Incidentally, the pattern was originally intended to be crocheted with size 40 thread, I believe.  This is size 10, so it came out pretty big.  That's probably for the best.  If I'd used smaller thread, it might not have fit the table so well.  Personally, I like that it hangs over the sides like this.

Crochet Table Runner

...Not sure what else there is to say that hasn't already been said in previous posts...

I suppose I could reiterate that while it was not a particularly difficult pattern-- no terribly advanced stitches or unusual stitch placement-- this felt like a loooong project, and I can't imagine ever wanting to make it again.  I think the fact that it's broken into pieces (three long strips that must be joined and edged) is largely to blame for this "marathon effect".  Also, working back and forth in rows is less enjoyable for me than working in the round, it seems.

Crochet Table Runner

...But I'm glad to have the runner, and I do think it's a lovely design, even with the minor flaws in my own personal finished object (wobbly blocking and ever-so-slightly pokey-outy pinapples).

Crochet Table Runner

(Phew.  I am so glad to be done with it, though!  Never again!)

Crochet Table Runner

It's funny how you sometimes get flashes of what you were doing/thinking/watching when you worked on a project, when you look at it again.  With this one, I'm remembering watching Miss Fisher's Murder Mysteries while I worked on the central strip/panel.

Crochet Table Runner

Here it is a few more times, without any "stuff" on top...

Crochet Table Runner

Crochet Table Runner

Crochet Table Runner


- - - - - -

With the runner (oh-so-blessedly) finished, I was free to start a new thread project.

The pattern is "Marion", by Grace Fearon.  It's an oval(ish) doily that is positively loaded with texture.

The thread is DMC's Baroque (size 10).  I've had it in my stash for years, but this is the first time I'm using this brand.  Based on my experience so far, I'd say it's a pretty nice thread (though I have found a knot in my skein already), but I think I prefer Cébélia (which is another line of crochet thread from DMC).  Plus, Cébélia comes in a range of (26?) colors, whereas Baroque is currently only available in two-- "White" and "Ecru". It's a little boring to go from "Natural" in my last thread project to "Ecru" for this one-- but hey, I love creamy neutrals, so it's not really a problem.

"Marion"

- - - - - -

The dancing pumpkin "window quilts" are pin-basted!

Dancing Pumpkins

They were small enough that I was able to do the basting on the table instead of on the floor.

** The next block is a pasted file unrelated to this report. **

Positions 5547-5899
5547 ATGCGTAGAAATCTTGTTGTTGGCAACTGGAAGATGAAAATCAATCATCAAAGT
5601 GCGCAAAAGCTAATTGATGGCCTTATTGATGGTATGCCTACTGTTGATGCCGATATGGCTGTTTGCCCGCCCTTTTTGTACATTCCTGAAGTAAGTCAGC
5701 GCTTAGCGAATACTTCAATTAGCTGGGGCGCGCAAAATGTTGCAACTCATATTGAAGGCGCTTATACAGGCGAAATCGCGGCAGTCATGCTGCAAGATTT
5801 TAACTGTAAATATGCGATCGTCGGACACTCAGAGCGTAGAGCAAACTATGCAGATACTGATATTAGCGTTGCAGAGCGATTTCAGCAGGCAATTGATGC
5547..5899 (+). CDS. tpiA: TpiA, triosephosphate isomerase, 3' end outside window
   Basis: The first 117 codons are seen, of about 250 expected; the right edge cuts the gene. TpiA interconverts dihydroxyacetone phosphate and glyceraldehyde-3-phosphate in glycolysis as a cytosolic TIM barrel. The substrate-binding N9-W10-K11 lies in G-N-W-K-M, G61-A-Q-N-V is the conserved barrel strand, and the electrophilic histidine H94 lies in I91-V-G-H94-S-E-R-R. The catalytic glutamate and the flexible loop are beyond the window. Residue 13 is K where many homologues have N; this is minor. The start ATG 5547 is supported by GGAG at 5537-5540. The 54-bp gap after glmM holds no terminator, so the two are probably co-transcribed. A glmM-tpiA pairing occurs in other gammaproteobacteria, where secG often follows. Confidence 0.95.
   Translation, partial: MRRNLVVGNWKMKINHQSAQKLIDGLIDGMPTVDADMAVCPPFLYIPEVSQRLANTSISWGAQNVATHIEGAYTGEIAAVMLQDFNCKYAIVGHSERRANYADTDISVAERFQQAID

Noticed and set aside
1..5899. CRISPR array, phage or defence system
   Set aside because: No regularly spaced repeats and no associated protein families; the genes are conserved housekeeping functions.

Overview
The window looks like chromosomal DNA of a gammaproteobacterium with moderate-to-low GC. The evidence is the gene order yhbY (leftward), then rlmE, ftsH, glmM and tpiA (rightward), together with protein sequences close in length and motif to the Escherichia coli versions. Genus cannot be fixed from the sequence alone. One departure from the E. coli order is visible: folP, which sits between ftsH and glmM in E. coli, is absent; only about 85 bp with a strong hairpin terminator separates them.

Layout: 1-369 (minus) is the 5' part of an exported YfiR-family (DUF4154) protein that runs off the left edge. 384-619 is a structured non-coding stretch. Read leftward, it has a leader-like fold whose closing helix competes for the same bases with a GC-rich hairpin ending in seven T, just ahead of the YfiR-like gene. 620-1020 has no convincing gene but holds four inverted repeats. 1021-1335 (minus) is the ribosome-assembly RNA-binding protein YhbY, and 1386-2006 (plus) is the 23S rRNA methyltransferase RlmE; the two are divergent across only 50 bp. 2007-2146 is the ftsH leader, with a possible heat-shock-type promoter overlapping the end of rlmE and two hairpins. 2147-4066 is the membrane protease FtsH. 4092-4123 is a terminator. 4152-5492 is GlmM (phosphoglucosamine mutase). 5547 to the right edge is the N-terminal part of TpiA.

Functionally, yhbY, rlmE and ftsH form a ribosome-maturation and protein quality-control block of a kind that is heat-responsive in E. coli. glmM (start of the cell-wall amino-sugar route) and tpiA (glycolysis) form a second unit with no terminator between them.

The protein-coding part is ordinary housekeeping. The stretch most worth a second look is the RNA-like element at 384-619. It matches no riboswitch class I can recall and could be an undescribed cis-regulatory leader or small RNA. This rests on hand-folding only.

I wish I could find a way to avoid kneeling, crouching, and crawling while basting larger quilting projects!  I know some people use boards (2x4s or smaller?)...  Maybe I should investigate that method before tackling my next person-sized quilt.  Then there's the option of spray basting, but that sounds like it might be messy (and it's one more product to have to buy).

Dancing Pumpkins

Machine quilting on the "valance" is already underway!  I'm staying with straight-line quilting, for this project, but I'm putting the lines closer together than I did for my first set of "window quilts".

Dancing Pumpkins

Photos will follow when they're finished, but there's still a way to go before then!

Monday, October 23, 2017

Crochet and Crumbs

There's something new on the blocking mat!  It's a thread crochet table runner that I started back in April, so it's been a while in coming-- though to be fair, I haven't worked on it non-stop since then.  (It's only felt that way, sometimes!)

My blocking job's not perfect, but it'll do.

Lace Crochet Table Runner

It's a pretty design, and I'm happy with my results, but I wouldn't want to make it again.  All that back and forth of crocheting rows (rather than rounds, which I prefer)!  The separate strips that require multiple "pep talks" to get started and finished!  The joining of the different elements!  The edging! 

Lace Crochet Table Runner

This was definitely a "product project" rather than a "process project"-- meaning that I kept crocheting more because I wanted the finished product than because I particularly enjoyed the process of crocheting it.

Lace Crochet Table Runner

Once it's dry, I'll try to get some good photos without the blocking mat and all the pins, but even these snapshots give a decent idea of how it turned out.

Lace Crochet Table Runner

The next thread crochet project is already on the hook!  The pattern is named "Marion"-- one of Grace Fearon's oval doilies.  It looks so elaborate, with lots of texture.  Though I'm looking forward to trying more of the variegated Alize Miss Batik, I decided to keep the thread simple for this doily, to put all the focus on the texture.  I've just started, but the pattern's fun so far.

- - - - - - -

I wanted some relaxing, carefree piecing, recently, so I took out my box of crumbs and some scrappy strings, as well as the partially-completed crumb blocks I was working on when I put it away, last time. 

There's something very soothing and therapeutic about sewing small scraps of fabric together any-which-way.  It's similar to the feeling you get when you're "in the groove" on a mindless crochet or knitting project-- like scrappy granny squares, for instance.

Crumb Quilting in Progress

No rules.  No fuss.  No mistakes.  Just little pieces of fabric and the sewing machine.  Maybe some music or a cozy TV program playing in the background.

Crumb Quilting in Progress

Crumbs join with other crumbs and strips to become... morsels?... and eventually full-sized blocks.

Crumb Quilting in Progress

I'm not sure how big a crumb(ish) quilt I'll be making, but I know there's a long way to go before it will be a finished quilt top.  That's good; I think I like the piecing best, anyway.

Crumb Quilting in Progress

The crumbs ought to hop back into storage, soon, because the pumpkin window dressings are very close to being turned into quilt sandwiches-- which may be precisely why I'm procrastinating with crumbs in the first place...